Saturday, February 13, 2010

Mud management and erosion control

Lest you think this post is going to detail various high tech or sophisticated solutions, let me tell you, from the very start, it will not.

This post is about recognizing a problem and trying to fix it, as best you can, with whatever resources are available to other words, "the farm way". It's not always going to be pretty, quite the contrary in fact, but the goal is to fix - at least temporarily - the problem at hand.

One of the issues we continually face, living where we do, is the slope of our property. It is very steep. Steep can be good for a view, but it's not good for what large animals have to do to gain traction on it. When it's dry, the ground crumbles beneath their feet. When it's rainy, snowy or icy, it can be quite difficult - and treacherous - to navigate.

This is what the hill to our barn looked like in early fall of 2008 after six months of half a dozen foster donkeys lived here. It's dusty, it's dry and the slope of the hill has gotten steeper due to erosion from all the traffic to and from the barn:

Fortunately, my dairy farmer and hay growing friend, Dale, offered a temporary solution to our erosion woes and we went to work:

He called it "hogs fuel" and loaded up a truck for us. Hogs fuel turned out to be giant bark chips:

It's nice to have a strong farm son around to help with these things:

The result was beautiful:

and lasted until, well...about three days ago. We have had one of those winters Oregon is known for...extremely rainy and wet. And wet makes mud:

Everywhere I look, there are hoof-covering puddle pockets:

and deep, sticky, foot-coating mud mounds:

Since I haven't been able to get my hands on additional hogs fuel, we've had to find a work around. Never underestimate the scores of uses for a simple bale of straw:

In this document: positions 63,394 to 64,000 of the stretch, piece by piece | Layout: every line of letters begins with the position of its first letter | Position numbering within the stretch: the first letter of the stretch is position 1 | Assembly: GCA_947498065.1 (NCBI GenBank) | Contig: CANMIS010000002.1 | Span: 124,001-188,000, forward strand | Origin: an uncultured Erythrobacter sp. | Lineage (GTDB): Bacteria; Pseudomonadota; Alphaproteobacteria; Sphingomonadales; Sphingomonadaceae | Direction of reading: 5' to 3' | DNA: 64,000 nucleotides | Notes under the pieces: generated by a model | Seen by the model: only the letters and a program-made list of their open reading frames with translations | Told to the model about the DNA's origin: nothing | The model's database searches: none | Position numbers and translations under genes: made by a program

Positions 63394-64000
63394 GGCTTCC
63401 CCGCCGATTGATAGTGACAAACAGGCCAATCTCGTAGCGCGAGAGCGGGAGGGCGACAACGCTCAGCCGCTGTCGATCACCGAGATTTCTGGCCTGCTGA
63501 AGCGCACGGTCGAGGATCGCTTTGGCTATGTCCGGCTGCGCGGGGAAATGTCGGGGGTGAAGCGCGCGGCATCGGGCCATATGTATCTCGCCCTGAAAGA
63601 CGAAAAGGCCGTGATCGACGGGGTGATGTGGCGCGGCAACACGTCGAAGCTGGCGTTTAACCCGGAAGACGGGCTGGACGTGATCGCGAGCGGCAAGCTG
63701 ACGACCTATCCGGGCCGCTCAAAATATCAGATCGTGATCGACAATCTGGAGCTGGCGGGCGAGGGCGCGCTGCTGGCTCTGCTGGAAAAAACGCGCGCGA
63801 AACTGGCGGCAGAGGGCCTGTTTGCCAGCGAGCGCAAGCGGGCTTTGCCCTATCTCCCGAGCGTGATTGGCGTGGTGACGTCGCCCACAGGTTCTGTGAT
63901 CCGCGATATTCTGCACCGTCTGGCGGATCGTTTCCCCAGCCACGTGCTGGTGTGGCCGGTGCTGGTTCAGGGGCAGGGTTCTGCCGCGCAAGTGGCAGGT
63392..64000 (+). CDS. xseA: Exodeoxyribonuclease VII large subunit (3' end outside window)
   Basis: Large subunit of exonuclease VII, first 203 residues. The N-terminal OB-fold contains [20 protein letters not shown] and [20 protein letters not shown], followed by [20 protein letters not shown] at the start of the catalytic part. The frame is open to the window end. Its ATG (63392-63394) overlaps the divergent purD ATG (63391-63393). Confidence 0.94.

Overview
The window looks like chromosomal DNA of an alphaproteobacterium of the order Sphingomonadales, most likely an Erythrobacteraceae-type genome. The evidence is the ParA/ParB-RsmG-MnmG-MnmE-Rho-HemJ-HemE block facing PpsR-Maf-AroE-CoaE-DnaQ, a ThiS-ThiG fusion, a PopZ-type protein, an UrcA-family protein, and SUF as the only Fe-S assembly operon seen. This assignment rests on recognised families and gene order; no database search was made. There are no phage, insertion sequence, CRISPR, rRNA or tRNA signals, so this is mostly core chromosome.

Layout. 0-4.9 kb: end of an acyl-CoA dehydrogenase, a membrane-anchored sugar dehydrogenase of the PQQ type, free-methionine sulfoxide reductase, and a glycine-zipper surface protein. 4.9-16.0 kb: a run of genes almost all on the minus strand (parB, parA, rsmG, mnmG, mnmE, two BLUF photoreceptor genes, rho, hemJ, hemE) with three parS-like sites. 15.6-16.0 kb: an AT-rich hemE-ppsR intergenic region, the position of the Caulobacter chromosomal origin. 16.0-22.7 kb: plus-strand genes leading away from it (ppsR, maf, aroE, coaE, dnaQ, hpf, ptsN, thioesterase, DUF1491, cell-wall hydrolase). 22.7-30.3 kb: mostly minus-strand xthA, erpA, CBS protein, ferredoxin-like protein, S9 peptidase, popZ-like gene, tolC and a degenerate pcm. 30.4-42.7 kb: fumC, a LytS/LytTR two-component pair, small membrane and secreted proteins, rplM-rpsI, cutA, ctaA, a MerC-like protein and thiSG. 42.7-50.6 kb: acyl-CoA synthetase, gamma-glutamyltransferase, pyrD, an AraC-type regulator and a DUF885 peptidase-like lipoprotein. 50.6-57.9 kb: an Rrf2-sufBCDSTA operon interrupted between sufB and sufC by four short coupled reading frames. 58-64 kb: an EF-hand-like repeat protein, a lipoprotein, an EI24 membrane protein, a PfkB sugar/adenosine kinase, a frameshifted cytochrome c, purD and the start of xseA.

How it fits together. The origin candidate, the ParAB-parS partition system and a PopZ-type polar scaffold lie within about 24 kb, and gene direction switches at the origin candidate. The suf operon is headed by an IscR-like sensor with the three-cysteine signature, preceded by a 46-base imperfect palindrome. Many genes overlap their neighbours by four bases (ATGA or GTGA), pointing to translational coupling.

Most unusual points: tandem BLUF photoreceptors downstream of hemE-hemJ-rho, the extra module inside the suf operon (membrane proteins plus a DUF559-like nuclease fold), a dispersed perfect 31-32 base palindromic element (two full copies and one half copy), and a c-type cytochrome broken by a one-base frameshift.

Using straw as ground cover will provide some temporary mud control on the trail up to the barn:

And now I will hope and wait for the rain to finally stop.

Even in areas where mud is not an issue, hillside erosion remains a concern. Our third pasture, where the chicken coop is located, has a small hillside that we have dug steps into. This allows us access to the chickens without further eroding the hill. Unfortunately, the llamas and donkeys have noticed that this is where I come into the pasture and have decided to hang out there.

What was once a gently sloped hillside, is now a small, jagged drop-off:

This hillside, if not protected, could erode to the point of damaging the existing fence line. We have left shrubs and grasses in place to provide some strength to the hillside, but with 400 to 600 lb animals traipsing up and down, this won't help a bit:

Enter the power of orange twine:

Never, ever throw away the twine that bundles your straw and hay:

You never know when it might come in handy:

Case in point, when some of these twine strands are tied together, they make a great temporary fence:

Like I said, the resources used may not be pretty, but if they solve a problem, even temporarily, they have served their purpose:

And this allows me to put off thinking about the fact that my property may not be able to withstand the weight and energy of five, large, farm animals for an extended period of time.


  1. I can relate to this post with every fiber of my being! Twine, glorious twine, and its many, many uses. Mud, oh the mud! Even though we haven't had much of a winter down here, there are still areas of mud. Yup, straw is wonderous for lots of uses. And thankfully fairly inexpensive. Hang in there, Spring is around the corner, then it will be the hot days of Summer.

  2. I feel your pain with mud. I that has to be so frustrating dealing with the slope of the land. We live in FLAT Indiana so I have never really put much thought into how difficult that would be. Though I am jealous of the beautiful views you have! Good luck with all your mud issues. I hope you can find a permanent and inexpensive solution.

  3. i have the steepest grade change behind my main house. it literally is a mountainside. i put in perrons. you can build these easily by yourself. if you want more info let me know! i can take pics of mine to show you!

  4. I'm sorry to hear you have this problem. Can you get some more of that famer's stuff that seemed to work? I'm sure you'll find a way to fix this. Meanwhile, I hope it will stop raining so much in Oregon. Send some down to California, OK!